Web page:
Not all requests are about acquisition. Not all requests are ridiculous, either. The demands of the super-rich are changing, with Vastu Shastra and Feng Shui, the ancient Indian and Chinese arts of creating a positive home, playing an increasingly important role.

Abrahmsohn once conducted a multi-million-pound deal in which the offer had to be divisible by nine, down to the penny, while Sri Lankan fraudster Emil Savundra was once so taken by a house on Bishop’s Avenue with an elephant — a symbol of positivity and prosperity for Vastu — on the gate that he offered the owner so much money that they eventually sold it to him. Alterations to the layout of a housebased on its Feng Shui elements are now commonplace.

“In the core markets and buying markets, investors will absolutely look out for the Feng Shui elements. That is quite common,” says Bradshaw. In fact, Sotheby’s China team now has a trained Feng Shui master, who can give reports on buildings and advise on what needs to be done to improve the flow of energy inside. Some developers will even remove certain numbers from front doors, such as unlucky four, in order to prevent any issues.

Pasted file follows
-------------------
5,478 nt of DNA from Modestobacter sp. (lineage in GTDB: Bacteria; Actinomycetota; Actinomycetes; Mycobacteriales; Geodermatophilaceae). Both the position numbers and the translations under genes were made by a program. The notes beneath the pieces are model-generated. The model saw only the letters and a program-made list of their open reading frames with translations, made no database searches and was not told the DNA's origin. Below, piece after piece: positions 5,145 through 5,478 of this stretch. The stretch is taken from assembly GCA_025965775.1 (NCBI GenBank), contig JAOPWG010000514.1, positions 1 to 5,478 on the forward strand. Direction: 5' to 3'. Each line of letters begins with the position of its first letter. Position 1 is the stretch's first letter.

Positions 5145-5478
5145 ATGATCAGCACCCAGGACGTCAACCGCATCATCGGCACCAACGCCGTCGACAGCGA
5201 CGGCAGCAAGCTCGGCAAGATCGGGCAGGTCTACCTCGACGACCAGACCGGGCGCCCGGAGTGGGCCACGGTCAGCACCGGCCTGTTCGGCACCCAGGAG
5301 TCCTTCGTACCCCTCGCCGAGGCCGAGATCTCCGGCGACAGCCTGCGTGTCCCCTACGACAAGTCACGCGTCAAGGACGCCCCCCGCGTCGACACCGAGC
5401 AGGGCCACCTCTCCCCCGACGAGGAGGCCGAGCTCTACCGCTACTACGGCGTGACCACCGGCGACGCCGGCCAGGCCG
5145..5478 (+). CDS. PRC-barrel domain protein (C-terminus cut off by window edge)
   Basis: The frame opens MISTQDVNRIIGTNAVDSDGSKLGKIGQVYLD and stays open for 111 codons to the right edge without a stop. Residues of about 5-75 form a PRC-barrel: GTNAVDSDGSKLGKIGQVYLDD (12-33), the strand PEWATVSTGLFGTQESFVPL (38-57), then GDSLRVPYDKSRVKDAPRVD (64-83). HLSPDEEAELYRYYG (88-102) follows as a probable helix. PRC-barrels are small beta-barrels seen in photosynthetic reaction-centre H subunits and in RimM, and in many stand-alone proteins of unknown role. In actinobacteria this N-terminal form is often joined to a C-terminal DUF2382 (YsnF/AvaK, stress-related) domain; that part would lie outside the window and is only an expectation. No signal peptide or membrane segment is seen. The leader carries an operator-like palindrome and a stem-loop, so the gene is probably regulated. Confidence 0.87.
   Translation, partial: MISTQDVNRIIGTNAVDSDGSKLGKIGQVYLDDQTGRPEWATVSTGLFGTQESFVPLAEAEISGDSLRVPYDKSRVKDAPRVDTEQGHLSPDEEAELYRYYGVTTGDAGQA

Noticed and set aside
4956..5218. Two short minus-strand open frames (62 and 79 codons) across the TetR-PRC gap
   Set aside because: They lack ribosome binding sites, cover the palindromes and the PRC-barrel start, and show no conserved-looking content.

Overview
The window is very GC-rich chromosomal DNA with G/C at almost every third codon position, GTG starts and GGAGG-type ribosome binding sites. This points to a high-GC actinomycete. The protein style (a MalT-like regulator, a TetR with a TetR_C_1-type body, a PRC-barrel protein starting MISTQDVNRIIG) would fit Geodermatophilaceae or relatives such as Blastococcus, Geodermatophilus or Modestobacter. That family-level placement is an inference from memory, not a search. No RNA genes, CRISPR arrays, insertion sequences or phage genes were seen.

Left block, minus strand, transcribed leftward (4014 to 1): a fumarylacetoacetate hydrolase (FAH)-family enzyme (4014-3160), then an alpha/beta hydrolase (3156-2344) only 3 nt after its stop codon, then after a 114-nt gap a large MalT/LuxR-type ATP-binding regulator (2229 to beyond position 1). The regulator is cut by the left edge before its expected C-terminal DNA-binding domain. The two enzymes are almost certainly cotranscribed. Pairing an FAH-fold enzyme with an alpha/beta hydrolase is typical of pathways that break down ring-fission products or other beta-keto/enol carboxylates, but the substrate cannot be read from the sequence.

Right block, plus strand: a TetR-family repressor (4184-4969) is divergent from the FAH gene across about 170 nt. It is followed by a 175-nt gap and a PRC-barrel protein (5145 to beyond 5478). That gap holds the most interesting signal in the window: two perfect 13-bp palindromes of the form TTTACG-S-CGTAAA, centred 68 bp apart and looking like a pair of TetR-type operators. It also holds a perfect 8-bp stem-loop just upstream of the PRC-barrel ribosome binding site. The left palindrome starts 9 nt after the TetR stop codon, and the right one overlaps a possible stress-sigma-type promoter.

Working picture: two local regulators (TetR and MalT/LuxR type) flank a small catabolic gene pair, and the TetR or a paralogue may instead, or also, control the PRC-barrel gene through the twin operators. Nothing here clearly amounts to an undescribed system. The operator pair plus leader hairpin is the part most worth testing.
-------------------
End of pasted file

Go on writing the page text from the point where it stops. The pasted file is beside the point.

“You have to have a cultural appreciation,” says Bradshaw. “We live in a multicultural society, and you have to embrace it. That’s why cities evolve; how people learn — how business evolves. It’s important.”

“Buying a home is a very emotive purchase for pretty much everybody,” Schneiderman adds. “It’s got to be right.”

And that’s the thing. A property is the biggest purchase of our lives, even for the rich and famous. Buyers of any budget are allowed to be particular. It’s just that some can afford to take that to new extremes.

My question is: is any request too much?

For Abrahmsohn, the answer is simple. “Nothing stops us… We go to the most ludicrous extents to do deals. We’re procurers. Whatever is required, we’ll get it.”

There you go. You can ask for anything — if you can pay for it.